Presenting in one concise package the week’s most important and fascinating national stories, whether they be economic, political, cultural, sporting or among the hundreds of other happenings that go on daily.
Cities throughout Hungary observed World Autism Awareness Day with various instalments and light shows in blue, the colour of the initiative. The day has been observed each April 2 since 2008. It was supported unanimously by all member states at the United Nations General Assembly after a proposal by Qatar. Pictured are Széchenyi Square in Győr and Salgó castle near Salgótarján.
Antall bust unveiled in Brussels
A bust of József Antall (1932-1993), the first prime minister after Hungary’s transition to democracy, was unveiled in the European Parliament’s wing named after him in Brussels. The bust was inaugurated by Klára Antall, his widow, and deputy Speaker of the Hungarian Parliament Gergely Gulyás and deputy state secretary of human resources Gergely Prőhle. Gulyás said Antall had recognised early on that Hungary should become part of the European community and NATO. He had sought to foster a market economy based on the classical ideals of Christian democracy.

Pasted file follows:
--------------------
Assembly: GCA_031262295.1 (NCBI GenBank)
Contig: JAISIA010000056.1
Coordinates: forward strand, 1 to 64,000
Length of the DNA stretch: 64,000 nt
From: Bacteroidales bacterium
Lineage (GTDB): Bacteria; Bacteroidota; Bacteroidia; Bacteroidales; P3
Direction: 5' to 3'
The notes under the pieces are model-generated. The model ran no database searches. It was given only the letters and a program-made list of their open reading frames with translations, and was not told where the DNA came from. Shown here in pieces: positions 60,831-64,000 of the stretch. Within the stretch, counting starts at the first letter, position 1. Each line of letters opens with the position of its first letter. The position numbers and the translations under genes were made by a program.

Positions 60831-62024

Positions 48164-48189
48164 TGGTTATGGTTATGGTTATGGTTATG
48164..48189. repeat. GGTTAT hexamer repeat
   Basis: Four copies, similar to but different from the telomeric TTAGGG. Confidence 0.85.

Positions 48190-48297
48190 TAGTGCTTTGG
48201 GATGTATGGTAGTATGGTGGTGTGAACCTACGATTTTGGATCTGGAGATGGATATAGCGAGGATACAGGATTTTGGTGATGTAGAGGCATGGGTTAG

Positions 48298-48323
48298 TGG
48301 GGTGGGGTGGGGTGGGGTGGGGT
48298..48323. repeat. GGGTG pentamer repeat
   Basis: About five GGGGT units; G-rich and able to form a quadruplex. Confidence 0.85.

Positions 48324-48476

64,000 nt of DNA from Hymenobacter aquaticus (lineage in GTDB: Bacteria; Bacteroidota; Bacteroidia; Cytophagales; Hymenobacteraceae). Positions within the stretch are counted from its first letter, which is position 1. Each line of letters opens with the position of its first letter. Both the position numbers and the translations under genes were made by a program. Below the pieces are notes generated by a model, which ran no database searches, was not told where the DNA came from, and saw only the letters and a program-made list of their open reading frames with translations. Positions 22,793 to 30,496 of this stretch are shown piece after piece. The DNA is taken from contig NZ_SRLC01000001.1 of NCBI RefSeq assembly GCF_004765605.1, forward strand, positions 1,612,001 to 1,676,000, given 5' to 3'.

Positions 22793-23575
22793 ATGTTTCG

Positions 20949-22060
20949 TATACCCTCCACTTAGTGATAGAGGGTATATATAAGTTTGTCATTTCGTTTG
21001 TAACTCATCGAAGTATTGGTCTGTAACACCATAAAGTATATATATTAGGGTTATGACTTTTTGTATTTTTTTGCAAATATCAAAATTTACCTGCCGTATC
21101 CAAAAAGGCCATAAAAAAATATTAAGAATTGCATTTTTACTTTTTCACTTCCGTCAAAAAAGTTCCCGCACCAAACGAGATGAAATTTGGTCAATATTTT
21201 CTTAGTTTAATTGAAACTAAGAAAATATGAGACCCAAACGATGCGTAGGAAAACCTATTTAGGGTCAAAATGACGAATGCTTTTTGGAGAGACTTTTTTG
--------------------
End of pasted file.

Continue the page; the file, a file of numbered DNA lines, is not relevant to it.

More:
Déli pályaudvar, or Southern Railway Station, is open again after being shut down when a tunnel wall collapsed in February. At first it was said the repairs would take about three weeks. The delay sparked speculation that it might remain closed for ever because the closure proved that the significantly smaller, but at least partially renovated, Kelenföldi station in south Buda had grown up to the task of serving the greater number of travellers.
Anti-Semitism in slight decline